Eloping Before Wedding And Announcing During Wedding Reception
Hello I need a bit of advice!
My fiance and I are planning our wedding and due to us being of two different religions, we have considered eloping to Europe. We love the idea of exchanging vows between just the two of us on the anniversary of the day we met in a beautiful location such as Paris. We expect to do this two weeks before our domestic wedding date, without telling any family or friends. On the date, we will proceed to the venue and broadcast a slideshow to our guests announcing our elopement with video and photographs of our trip. We still want to keep the reception, bridal shower, bachelor parties etc as we want to provide our family and friends with an opportunity to celebrate with us and to be involved.
My question is, how would you feel if you attended a wedding to find out the couple had eloped the weekend before? Would you be happy for them and eager to celebrate with them for the night, or would you be disappointed?
Thank you in advance!
Donna, Wedding Queen
It’s perfectly fine to host a wedding reception within a year of your ceremony. However, it’s not appropriate to host pre-wedding parties like showers (or bachelorette party – after all, you’ve already had “the last night of freedom” before your marriage) after the wedding has already taken place since only those invited to the wedding, which is the gift giving portion of the celebration. Once you are married there is no way to recreate that special moment and no ceremony to replace it (a wedding already took place between you too and you’re already married), so if you decide that you want some people to witness your wedding, be sure to invite them, no matter where it’s being held. As a mother, I’d be pretty disappointed, though I’d respect my child’s decision to be married privately. I would want to see a video of the vows and showing that or a slideshow during the reception would be both appropriate and appreciated.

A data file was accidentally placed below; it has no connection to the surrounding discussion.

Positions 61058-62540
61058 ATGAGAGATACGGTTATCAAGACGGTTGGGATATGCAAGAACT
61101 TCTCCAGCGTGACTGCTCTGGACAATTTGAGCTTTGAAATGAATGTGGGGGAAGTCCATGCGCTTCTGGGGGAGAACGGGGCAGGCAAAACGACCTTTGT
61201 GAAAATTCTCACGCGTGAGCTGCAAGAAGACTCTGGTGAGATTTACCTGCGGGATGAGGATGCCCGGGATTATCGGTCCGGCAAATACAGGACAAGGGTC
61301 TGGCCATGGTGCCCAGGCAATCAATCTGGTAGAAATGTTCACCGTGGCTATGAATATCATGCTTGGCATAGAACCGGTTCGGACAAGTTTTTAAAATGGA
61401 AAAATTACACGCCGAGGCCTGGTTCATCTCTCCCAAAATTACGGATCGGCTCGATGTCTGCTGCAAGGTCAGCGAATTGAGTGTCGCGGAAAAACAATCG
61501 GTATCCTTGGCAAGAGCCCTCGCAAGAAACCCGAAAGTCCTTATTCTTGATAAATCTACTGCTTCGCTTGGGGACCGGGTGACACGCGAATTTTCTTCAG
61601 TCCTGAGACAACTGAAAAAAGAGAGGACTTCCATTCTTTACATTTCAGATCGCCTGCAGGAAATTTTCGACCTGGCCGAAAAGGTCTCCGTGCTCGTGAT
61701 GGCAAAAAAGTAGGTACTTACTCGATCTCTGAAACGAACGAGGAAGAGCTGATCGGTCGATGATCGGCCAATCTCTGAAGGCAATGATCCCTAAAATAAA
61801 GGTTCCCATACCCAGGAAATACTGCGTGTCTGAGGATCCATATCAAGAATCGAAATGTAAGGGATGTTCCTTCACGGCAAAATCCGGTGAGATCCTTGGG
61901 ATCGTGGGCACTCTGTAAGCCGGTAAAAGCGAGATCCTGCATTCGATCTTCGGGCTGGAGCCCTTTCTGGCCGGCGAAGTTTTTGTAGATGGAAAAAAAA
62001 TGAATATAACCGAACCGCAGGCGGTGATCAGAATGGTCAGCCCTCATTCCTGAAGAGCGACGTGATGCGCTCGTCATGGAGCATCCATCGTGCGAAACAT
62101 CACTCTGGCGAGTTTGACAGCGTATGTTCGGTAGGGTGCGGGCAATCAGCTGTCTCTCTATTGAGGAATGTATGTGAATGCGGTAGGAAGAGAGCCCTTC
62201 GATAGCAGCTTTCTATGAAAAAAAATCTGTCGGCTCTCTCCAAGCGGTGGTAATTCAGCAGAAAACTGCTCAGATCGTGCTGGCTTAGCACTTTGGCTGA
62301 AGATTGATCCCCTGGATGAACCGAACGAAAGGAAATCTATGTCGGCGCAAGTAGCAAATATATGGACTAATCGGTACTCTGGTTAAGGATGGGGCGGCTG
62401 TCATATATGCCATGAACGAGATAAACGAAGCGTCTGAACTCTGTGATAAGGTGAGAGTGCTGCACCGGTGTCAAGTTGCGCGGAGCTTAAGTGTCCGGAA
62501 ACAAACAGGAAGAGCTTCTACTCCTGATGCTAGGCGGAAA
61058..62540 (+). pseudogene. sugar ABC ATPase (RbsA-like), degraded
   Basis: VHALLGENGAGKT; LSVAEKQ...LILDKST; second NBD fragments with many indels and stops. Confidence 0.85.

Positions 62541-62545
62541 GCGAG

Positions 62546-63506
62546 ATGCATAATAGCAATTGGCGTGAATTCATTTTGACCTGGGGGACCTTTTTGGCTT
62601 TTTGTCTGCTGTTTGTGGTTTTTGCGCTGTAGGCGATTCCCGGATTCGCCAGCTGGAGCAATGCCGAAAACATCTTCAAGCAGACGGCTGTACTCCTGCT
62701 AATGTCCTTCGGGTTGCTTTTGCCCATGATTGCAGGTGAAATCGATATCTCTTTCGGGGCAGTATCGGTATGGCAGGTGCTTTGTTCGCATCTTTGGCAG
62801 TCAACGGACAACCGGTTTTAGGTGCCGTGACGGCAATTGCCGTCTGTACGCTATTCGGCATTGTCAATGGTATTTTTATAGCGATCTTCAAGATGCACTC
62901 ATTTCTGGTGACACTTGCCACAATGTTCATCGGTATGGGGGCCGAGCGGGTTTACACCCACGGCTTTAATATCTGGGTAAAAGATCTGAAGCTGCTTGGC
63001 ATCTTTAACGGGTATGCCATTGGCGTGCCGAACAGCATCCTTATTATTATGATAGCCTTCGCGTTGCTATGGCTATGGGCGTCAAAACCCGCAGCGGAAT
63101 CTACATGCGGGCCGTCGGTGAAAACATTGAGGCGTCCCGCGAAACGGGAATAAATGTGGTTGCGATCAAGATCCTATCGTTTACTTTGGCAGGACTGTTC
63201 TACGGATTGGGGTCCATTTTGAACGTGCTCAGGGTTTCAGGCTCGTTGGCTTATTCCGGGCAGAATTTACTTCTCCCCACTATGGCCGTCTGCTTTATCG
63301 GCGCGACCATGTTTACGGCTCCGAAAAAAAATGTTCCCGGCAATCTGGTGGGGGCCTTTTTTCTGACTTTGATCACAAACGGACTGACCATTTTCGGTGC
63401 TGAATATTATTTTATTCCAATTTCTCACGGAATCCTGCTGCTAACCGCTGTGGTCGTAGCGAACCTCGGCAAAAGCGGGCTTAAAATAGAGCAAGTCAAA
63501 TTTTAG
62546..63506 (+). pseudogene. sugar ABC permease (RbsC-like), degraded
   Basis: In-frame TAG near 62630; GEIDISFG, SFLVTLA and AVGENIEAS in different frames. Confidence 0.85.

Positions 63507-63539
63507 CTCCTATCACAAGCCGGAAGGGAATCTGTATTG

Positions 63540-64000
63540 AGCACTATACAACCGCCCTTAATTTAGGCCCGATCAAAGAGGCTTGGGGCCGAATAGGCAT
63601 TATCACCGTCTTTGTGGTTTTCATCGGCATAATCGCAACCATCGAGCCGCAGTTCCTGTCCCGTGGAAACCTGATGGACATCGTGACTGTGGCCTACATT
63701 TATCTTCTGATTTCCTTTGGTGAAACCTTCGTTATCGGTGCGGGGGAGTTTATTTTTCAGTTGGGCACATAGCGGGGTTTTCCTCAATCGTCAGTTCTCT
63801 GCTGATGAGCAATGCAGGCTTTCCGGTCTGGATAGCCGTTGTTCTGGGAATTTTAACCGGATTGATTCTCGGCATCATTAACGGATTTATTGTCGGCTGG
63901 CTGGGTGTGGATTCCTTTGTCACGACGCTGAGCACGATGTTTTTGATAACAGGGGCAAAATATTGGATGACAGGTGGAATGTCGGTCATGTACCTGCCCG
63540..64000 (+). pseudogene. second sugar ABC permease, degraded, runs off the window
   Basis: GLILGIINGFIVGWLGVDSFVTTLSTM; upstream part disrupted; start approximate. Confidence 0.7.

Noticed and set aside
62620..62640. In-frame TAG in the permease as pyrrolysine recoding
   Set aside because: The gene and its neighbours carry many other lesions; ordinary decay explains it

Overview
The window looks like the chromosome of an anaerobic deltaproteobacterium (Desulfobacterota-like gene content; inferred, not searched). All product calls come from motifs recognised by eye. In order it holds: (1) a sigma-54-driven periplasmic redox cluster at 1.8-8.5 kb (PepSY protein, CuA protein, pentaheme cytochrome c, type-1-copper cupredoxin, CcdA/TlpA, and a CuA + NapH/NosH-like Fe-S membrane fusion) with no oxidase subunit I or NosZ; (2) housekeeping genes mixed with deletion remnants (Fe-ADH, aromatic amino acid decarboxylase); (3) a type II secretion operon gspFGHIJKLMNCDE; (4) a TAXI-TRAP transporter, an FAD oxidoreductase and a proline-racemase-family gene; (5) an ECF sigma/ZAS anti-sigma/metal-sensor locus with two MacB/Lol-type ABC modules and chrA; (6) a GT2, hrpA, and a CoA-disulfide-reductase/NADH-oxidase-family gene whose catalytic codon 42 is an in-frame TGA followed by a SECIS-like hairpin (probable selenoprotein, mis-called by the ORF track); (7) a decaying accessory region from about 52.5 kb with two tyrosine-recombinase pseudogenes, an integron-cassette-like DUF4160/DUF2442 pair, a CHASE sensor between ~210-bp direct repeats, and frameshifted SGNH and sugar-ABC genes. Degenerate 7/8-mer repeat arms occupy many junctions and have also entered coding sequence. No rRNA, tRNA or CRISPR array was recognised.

If you want to elope, then elope, but if you want guests to witness your wedding then invite them to your wedding. it’s really a one time event that cannot be duplicated, no matter what reality TV would have you believe
Jodi R R Smith, The Mannersmith Etiquette Consulting
Author, The Etiquette Book, A Complete Guide To Modern Manners
In this situation, I completely agree with Donna. You can not have it both ways. If you want to elope, then do. If you want friends and family to be a part of your special day, then have a wedding.
If the difference of religion is what is causing concern, I encourage you to explore this issue now. Search for a counselor or clergy to help the two of you explore what a difference in backgrounds will mean as you build your lives together. It can successfully be done, but you must communicate expectations in advance.
Either way, I wish you all the best.
Emmanuela Stanislaus, Precious Occasions, Wedding and Event Planner
I agree that you will have some pretty hurt feelings from those who thought that they were actually seeing you get married. If you’re really set on having something special with just you and your fiance, another option would be to have a symbolic ceremony. A symbolic ceremony is where you declare your life-long commitment and love to each other. It is not a legal marriage so when you have the real ceremony, that will be when your guests will get to see you get married. If you opt for a symbolic ceremony, I would suggest that you don’t show the video during your ceremony since that will only confuse your guests. Your video can be kept by you as a memory of the intimate moment the both of you shared in Europe.
Donna, Wedding Queen